Health & Human Services

Treating Drug Abuse to Reunite Families

Drug abuse is a common problem in child neglect cases. An Arizona program treats parents who risk losing their kids.
by | September 2012

Two years ago, Rob Guy couldn’t take his brand-new baby girl home from the hospital. His drug use had become a barrier between him and his newborn. “Child Protective Services (CPS) showed up on the sixth day and refused to let us [leave with her],” Guy recalls.

Although Guy had been in and out of rehab for more than 20 years, it was not his drug use that separated him from his little girl that day. The baby’s mother also used drugs, including during the third trimester of her pregnancy, which got the attention of CPS. When the mother and child were ready to go home, CPS stood in the doorway.

This was not the day Guy and his girlfriend lost their child, however. This was the day they were introduced to Arizona Families FIRST (Families in Recovery Succeeding Together). Instead of taking away the little girl, CPS sent the family home together.

Often, drug use and Child Protective Services are uttered in the same breath. But Families FIRST seeks to change that dynamic. The program, which was created with $10 million in federal welfare funds in 2000, focuses on treating adults for substance abuse in an effort to rehabilitate families and reunite children and parents.

The program is free, regardless of income, and designed to begin within days of a child’s removal from the home. Policy dictates that outreach occur within 24 hours and an assessment for treatment within five days of a parent agreeing to get help.

For Guy’s family, his girlfriend had to agree to undergo treatment, and in order for all of them to go home together that day, they also had to agree to let a “safety monitor” accompany them home with their newborn child. Since Guy had his own issues with substance abuse, his girlfriend’s ex-husband was put in charge of making sure the home environment was safe for the baby.

The goal of the program is permanent reunification of children and their families. Within the past year, about one-quarter of children involved in Families FIRST left foster care to return home. But one of the biggest challenges is getting parents to accept treatment in the first place. About half of those referred don’t enter treatment, and of those who do, less than 40 percent successfully completed a Families FIRST treatment program last year.

Guy wanted his little girl back, so he signed paternity documents rather than submitting to a paternity test, accepted full responsibility for the child and entered treatment. “I wasted a lot of my life in drug use. It was time for me to step up and be a father,” Guy says.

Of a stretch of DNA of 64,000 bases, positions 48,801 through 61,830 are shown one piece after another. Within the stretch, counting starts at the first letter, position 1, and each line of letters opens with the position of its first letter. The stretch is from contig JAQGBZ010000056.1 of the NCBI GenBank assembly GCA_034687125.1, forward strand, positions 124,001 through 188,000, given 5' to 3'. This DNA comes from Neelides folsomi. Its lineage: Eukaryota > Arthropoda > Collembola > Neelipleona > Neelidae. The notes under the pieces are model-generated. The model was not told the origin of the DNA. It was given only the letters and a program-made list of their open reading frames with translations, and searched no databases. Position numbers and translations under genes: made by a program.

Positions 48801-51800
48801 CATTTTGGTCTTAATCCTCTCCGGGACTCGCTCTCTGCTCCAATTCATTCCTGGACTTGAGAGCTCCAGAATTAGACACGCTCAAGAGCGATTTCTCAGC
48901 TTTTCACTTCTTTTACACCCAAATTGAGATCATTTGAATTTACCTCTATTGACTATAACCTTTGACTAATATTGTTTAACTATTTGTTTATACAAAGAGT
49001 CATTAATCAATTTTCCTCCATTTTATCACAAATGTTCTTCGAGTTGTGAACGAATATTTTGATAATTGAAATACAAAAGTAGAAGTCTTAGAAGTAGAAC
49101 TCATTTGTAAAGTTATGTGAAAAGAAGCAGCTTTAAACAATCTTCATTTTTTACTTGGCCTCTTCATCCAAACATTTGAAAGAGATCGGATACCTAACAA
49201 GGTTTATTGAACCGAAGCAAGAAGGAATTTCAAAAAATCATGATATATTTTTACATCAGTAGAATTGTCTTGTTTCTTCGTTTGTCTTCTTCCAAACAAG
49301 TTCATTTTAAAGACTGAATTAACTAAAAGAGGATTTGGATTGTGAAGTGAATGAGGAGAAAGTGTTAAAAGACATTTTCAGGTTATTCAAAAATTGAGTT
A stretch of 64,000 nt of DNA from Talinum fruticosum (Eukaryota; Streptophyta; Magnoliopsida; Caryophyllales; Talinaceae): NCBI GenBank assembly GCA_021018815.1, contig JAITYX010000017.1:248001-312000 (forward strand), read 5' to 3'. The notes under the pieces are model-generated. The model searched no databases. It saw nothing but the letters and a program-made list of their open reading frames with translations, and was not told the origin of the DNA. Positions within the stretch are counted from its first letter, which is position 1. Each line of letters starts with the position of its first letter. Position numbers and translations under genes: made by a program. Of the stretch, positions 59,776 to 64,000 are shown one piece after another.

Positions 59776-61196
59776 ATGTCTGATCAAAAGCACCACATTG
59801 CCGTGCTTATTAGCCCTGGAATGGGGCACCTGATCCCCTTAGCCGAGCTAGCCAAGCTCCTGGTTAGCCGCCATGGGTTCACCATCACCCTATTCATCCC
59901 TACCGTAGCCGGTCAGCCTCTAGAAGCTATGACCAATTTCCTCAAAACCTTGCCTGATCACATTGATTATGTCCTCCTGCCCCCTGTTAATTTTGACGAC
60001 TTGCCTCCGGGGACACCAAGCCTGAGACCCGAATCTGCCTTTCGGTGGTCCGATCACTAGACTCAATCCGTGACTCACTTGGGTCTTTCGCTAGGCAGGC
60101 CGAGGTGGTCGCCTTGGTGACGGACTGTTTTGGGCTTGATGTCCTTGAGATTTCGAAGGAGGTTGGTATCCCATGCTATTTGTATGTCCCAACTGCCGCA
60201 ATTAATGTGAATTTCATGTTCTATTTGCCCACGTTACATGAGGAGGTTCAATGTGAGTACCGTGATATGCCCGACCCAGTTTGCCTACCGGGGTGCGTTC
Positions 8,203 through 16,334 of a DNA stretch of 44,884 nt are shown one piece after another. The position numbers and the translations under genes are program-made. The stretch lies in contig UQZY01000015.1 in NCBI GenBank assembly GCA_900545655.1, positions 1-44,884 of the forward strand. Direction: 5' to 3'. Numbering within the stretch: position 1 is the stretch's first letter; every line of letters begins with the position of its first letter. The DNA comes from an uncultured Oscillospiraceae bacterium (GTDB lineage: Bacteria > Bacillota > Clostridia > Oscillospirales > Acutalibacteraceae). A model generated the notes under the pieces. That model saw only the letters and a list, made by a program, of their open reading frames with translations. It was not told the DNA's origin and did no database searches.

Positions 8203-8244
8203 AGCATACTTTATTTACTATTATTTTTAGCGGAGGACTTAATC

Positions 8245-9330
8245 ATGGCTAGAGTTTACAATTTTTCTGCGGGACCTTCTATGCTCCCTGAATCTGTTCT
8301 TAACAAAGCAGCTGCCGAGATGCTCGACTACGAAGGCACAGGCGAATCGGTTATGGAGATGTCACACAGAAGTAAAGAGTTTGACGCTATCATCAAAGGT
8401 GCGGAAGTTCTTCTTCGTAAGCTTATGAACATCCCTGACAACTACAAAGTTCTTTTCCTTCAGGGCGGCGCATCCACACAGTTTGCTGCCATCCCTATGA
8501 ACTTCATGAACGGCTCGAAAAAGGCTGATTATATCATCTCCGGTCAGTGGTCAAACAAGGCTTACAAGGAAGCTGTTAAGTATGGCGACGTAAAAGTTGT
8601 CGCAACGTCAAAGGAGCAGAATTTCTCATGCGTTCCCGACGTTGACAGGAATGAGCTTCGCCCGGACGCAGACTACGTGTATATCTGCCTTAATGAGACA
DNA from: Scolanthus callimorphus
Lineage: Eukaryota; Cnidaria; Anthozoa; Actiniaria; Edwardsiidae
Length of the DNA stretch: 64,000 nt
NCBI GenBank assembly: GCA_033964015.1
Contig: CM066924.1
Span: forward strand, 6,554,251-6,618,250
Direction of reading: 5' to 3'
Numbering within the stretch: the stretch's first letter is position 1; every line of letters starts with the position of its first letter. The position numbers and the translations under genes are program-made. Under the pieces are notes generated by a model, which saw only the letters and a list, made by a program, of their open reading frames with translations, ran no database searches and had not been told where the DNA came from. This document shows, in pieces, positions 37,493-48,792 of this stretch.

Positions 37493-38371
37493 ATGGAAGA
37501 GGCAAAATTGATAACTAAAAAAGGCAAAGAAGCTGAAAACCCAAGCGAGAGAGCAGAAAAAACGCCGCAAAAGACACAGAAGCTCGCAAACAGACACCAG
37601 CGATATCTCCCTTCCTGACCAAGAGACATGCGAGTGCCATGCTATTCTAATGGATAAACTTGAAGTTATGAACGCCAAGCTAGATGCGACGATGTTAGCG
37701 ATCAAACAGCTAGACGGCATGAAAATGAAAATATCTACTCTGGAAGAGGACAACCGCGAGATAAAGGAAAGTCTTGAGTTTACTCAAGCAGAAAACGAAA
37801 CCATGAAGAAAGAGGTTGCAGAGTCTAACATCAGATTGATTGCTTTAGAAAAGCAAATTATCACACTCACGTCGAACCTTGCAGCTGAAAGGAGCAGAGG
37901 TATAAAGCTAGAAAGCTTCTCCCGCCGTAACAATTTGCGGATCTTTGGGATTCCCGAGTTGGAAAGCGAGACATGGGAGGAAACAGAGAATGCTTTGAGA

Guy was clean when he entered treatment, so he received relapse prevention treatment instead, followed by after care. Part of his treatment involved regular drug testing, a policy integral to assessing the effectiveness of treatment and holding clients accountable. The average length of treatment is 90 days and costs taxpayers an average of $3,000.

In addition to prescriptions, psychological evaluations and counseling, parents can receive child-care, housing and utility assistance, and case management. “[The program] provides transportation, if necessary, child care, uniforms for a job -- anything that will help them,” says Cathy Hasenberg, a substance abuse specialist with the state Division of Children, Youth and Families.

Since its start in 2000, Families FIRST has successfully treated thousands of parents. In that same period, states in general have begun to see the importance of salvaging the family and home life. Agencies across the country are offering more parenting classes and substance abuse treatment services than ever before, according to a 2009 study by the U.S. Department of Health and Human Services (HHS). And Families FIRST is recognized as a model program. It was cited by HHS as a best practice in its 2010 study. “I find when I talk to people in other states that our program is quite progressive regarding best practices,” Hasenberg adds.

And this was all before the recession. Hasenberg says that a smaller budget and new, restricted qualifications for federal funding has left the program operating on a skeleton budget. In June, Families FIRST stopped offering treatment to parents not at risk of having their kids removed. Previously, CPS would refer people they believed could benefit from treatment, even if the children weren’t in immediate danger.

While funding falls, the number of clients is on the rise. According to a 2011 program report, Families FIRST saw an increase of 15 percent in referred clients since 2010, and even more referrals are now accepting treatment. This leaves an ever widening gap between funding and services.

Right now, Families FIRST is relying heavily on alternative sources of aid. Some clients that have become Medicaid ineligible may receive federal money through the Substance Abuse Prevention and Treatment block grant, which helps priority groups such as pregnant users, mothers and intravenous users. And the program is trying to be “more efficient because that will reduce costs,” Hasenberg says.

It has been two years since Guy and his family were introduced to Families FIRST. Today he is clean, and his daughter is a thriving toddler. Guy, who is also a veteran, now works as a recovery coach at the very treatment facility he got help from. He’s found purpose helping others break free from substance abuse and creating new programs to help veterans dealing with post-traumatic stress disorder.

“My firm belief is that you’ve got to get out what’s inside or you’re never going to be free from it,” he says.

Homepage photo via Shutterstock

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